DEVELOPING… Refresh for latest: The BBC’s Director General Tony Hall has confirmed Top Gear host Jeremy Clarkson’s contract will not be renewed after a physical altercation with a producer. The controversial presenter was suspended on March 10, following a “fracas” with Oisin Tymon — believed to be over catering — in a Yorkshire hotel.
“It is with great regret that I have told Jeremy Clarkson today that the BBC will not be renewing his contract. It is not a decision I have taken lightly. I have done so only after a very careful consideration of the facts and after personally meeting both Jeremy and Oisin Tymon,” said Hall in a statement.
“The BBC must now look to renew Top Gear for 2016. This will be a big challenge and there is no point in pretending otherwise. I have asked (BBC Two Controller) Kim Shillinglaw to look at how best we might take this forward over the coming months. I have also asked her to look at how we put out the last programmes in the current series.”
The news was widely expected after a raft of reports began circulating in recent hours that Clarkson’s contract, which was up at the end of March, would not be renewed. Findings of an inquiry into the incident in Yorkshire, only the latest in a series of controversies that had surrounded Clarkson and the hugely popular show, are detailed here.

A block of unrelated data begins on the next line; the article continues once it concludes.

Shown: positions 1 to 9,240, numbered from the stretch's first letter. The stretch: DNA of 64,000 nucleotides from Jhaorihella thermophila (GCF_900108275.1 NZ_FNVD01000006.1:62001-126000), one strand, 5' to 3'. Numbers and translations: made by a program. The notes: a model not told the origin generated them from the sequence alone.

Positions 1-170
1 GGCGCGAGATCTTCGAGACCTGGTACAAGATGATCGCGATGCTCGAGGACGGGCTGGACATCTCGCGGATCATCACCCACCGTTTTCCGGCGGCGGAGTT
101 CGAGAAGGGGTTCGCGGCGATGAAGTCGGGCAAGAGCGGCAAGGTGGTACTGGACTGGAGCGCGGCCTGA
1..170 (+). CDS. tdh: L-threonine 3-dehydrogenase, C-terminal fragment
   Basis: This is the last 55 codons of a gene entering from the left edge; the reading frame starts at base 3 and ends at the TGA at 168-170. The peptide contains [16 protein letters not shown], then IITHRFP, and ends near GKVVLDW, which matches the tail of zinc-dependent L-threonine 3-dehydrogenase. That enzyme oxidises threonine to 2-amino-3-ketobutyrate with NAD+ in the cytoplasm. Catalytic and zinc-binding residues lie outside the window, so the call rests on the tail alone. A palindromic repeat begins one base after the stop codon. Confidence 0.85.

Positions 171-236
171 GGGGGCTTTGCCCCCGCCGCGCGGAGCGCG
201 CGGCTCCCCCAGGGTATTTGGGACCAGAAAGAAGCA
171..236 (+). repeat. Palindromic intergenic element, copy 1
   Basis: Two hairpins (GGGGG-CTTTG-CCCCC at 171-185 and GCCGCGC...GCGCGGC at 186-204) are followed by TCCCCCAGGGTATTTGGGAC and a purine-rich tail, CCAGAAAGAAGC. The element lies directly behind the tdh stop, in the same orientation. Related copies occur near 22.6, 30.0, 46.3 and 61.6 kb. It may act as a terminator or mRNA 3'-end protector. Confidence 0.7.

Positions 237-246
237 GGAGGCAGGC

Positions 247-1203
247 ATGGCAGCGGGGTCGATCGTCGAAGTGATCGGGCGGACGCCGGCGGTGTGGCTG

Hall’s statement made specific mention of the severity of the incident and went out of its way to defend Tymon. “A member of staff — who is a completely innocent party — took himself to Accident and Emergency after a physical altercation accompanied by sustained and prolonged verbal abuse of an extreme nature. For me a line has been crossed. There cannot be one rule for one and one rule for another dictated by either rank, or public relations and commercial considerations,” said Hall. “I want to make clear that no blame attaches to him for this incident. He has behaved with huge integrity throughout. As a senior producer at the BBC he will continue to have an important role within the organisation in the future.”
Tymon’s attorney released a statement from the producer shortly after Hall’s announcement. “I’ve worked on Top Gear for almost a decade, a program I love. Over that time Jeremy and I had a positive and successful working relationship, making some landmark projects together. He is a unique talent and I am well aware that many will be sorry his involvement in the show should end in this way.”
Hall also had kind words for Clarkson. “This decision should in no way detract from the extraordinary contribution that Jeremy Clarkson has made to the BBC. I have always personally been a great fan of his work and Top Gear. Jeremy is a huge talent. He may be leaving the BBC but I am sure he will continue to entertain, challenge and amuse audiences for many years to come.”
Just following the announcement, Top Gear co-host James May, whose contract is also up at the end of the month, told reporters outside his home, “It’s a tragedy. I’m sorry that what ought to have been a small incident, sorted out easily, turned into something big… I have only known for the past few minutes and if you’ll excuse me, I very desperately have to write the eBay listing for my Ferrari.”
Clarkson has yet to respond, but has updated his Twitter profile to read, “I used to be a presenter on the BBC2 motoring show,Top Gear.”
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